Home Depot: A Review

UPDATE: There’s a lot that has happened since I last wrote. I got married, got a dog, stopped complaining to people on the internet and instead used my husband as an outlet (he would like that to stop soon because he doesn’t care). But most recently, I bought a house. And with that house comes the false sense that I am, in fact, Chip and Joanna Gaines morphed into one perfectly capable, handy human that can for sure do shit myself and it will be spectacular. So took my first trip to Home Depot. And this is how it went down.

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Dear God, what is this place?

I approached the parking lot in my sleek, white Jeep Compass fresh out of 2012 and a child’s soccer game and I was immediately overcome with anxiety. First, because for the love of all things good and well, there is never a good parking spot when you need one. Second, because I know the journey on which I am about to embark and I am terrified for both myself and my wallet.

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What my husband sees every time I leave the house.

In my mind, Home Depot is like Costco. Only there are no snacks to hide behind, just the shame of my ineptitude and the fact that I didn’t realize the dress code for entry required a tool belt, or at the very least, a back pocket tape measure. Nevertheless, I decided to treat my newfound homeownership the same way I treated purchasing wholesale groceries – with an empty cart, a half-baked list and no plan for how I will fit everything in my trunk.

So I parked and hesitantly approached the orange sliding doors. There was still time to turn back. No one would know. But that’s not how I roll. I do things solely because I can film them for Instagram and make people think I am cool, edgy or in this case – handy as f*ck. A short mental pep talk, a quick slap to my own face later and I enter the vibrant-and-not-in-the-slightest-case-pearly orange gates to home remodeling heaven. The ceilings are tall, the aisles are big, the signs are signing, and OH MY GOD EVERYONE IS WEARING MATCHING ORANGE APRONS.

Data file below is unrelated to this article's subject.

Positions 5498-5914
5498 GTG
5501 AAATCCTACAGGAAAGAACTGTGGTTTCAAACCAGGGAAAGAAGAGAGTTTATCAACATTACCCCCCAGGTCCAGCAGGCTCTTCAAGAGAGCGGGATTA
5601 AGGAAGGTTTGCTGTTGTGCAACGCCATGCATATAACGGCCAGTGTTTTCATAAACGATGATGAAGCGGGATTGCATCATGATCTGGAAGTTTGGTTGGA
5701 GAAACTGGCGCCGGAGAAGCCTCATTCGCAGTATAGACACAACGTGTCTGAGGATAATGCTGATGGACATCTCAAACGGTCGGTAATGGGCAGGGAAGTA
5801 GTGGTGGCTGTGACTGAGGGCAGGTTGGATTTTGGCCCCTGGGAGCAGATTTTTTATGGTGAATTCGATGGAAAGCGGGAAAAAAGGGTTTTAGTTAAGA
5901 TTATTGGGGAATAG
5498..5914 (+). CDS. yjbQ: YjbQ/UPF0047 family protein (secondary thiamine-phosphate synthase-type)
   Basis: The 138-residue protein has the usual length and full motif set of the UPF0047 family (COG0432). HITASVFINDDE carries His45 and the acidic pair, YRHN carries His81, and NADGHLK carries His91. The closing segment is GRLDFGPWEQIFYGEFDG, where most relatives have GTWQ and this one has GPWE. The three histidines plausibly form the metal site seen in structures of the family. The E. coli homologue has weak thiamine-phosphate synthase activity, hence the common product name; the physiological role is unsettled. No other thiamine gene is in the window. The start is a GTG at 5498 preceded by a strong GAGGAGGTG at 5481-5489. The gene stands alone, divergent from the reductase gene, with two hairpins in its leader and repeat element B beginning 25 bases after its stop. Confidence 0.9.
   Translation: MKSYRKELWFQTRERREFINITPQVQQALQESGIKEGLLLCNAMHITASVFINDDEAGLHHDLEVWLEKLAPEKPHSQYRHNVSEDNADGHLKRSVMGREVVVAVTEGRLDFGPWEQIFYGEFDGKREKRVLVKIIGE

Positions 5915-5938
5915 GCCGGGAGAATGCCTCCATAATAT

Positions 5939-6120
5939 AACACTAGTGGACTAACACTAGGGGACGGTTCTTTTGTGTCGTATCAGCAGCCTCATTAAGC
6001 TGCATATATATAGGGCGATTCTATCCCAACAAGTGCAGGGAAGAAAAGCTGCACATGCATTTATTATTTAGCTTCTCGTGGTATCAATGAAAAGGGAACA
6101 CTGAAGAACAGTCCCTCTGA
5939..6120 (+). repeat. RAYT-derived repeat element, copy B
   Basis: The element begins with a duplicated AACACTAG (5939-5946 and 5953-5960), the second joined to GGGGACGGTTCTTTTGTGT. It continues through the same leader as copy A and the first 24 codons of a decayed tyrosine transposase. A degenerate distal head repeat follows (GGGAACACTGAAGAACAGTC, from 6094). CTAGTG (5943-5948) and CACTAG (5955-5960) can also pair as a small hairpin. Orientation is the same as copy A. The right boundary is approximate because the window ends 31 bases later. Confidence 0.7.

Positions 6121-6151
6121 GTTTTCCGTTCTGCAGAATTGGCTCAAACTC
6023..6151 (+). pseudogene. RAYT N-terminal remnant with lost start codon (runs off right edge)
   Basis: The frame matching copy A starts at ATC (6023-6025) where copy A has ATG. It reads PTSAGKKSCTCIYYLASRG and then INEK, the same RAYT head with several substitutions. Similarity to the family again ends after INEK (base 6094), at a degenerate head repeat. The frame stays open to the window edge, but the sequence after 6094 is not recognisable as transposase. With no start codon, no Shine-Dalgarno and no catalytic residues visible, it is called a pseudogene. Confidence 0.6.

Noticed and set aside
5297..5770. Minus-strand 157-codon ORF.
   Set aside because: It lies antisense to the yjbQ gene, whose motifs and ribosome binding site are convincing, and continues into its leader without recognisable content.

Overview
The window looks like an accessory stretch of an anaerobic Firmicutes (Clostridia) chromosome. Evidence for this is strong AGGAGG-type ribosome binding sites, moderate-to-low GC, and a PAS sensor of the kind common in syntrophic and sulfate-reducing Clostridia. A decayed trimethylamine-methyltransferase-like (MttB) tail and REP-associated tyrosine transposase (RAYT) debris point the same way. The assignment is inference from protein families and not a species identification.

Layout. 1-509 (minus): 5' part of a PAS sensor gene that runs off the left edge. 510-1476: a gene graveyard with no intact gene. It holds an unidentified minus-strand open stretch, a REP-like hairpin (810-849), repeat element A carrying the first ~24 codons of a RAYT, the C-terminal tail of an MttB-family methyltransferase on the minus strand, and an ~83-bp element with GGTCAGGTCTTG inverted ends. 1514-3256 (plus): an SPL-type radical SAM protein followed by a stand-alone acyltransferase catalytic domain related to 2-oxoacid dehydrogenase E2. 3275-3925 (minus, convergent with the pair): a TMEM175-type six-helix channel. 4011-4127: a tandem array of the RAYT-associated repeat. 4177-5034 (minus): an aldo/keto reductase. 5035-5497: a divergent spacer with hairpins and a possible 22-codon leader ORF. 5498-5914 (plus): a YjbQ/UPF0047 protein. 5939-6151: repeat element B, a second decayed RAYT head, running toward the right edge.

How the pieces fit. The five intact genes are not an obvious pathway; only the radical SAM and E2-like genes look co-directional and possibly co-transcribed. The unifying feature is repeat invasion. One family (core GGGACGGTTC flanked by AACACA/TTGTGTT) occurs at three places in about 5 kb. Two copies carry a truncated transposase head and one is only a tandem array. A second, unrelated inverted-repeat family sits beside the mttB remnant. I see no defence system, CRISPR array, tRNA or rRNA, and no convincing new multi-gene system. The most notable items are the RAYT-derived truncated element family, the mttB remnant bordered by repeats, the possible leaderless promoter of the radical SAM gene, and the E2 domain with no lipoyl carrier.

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The Home Depot people deciding whether or not to subject their employees to a burnt orange hell.

Home Depot was like a choose my own adventure. And I was on a quest to do something amazing. Only where to start? Bathroom? Garden? Lighting? Hardware? The opportunities were endless and I was only limited by my own incompetence and the fact that they were closing in 15 minutes.

Ignoring the fact that I severely overestimated how many middle-aged men who consider Home Depot to be their personal Lord and Savior would judge me – literally not one human, man or woman, looked at me in any way shape or form – I made my way to the lumber section because everyone who is anyone knows every good project starts with, that’s right, lumber. I had a rudimentary sketch and an idea in my head of what I needed, but there I stood at a crossroads between four different aisles, full of different kinds of wood and I had absolutely no idea how to navigate this sea of pine and walnuts.

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Me tying to figure out which wood is the ‘good wood.’

But the man in the orange apron did. His name was Johnathan and he was my home reno sherpa. Johnathan told me about quarters of inches, types of plywood and all of the things my dad probably wanted to tell me when I was younger but I was too busy not being interested in learning practical skills at 14.

Johnathan didn’t care that I didn’t know that screws and nails aren’t interchangeable. He didn’t bat an eye when he asked what kind of wood I wanted and I replied with, “Whatever is the cheapest.” He just cared that I was there and literally trying my best to look like I belonged. Or he just wanted me to leave so he could close up, the jury is still out.

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Johnathan when I told him this wasn’t my first rodeo.

He looked at my rudimentary sketch and knew exactly the kinds of things I needed. He even cut the wood to size before sending me on my way with a cart full of stuff and no idea what to do with it when I got home.

Because what I came to realize is that, Home Depot truly is like Costco. While everything may be disorganized and the things you need aren’t ever really in the place they’re supposed to be, the people are helpful and at the end of the day, do any of us really know what we’re doing? No, right? Please tell me it’s a no.

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Everyone who knows how to do basic home improvement tasks.

About two hours and 147 wrong turns later, I said goodbye to Johnathan and his orange apron, checked out at the orange cash register and walked my orange cart full of stuff out the two orange sliding exit doors to my car and felt like I had just experienced something amazing.

But really I think I just inhaled too much sawdust.

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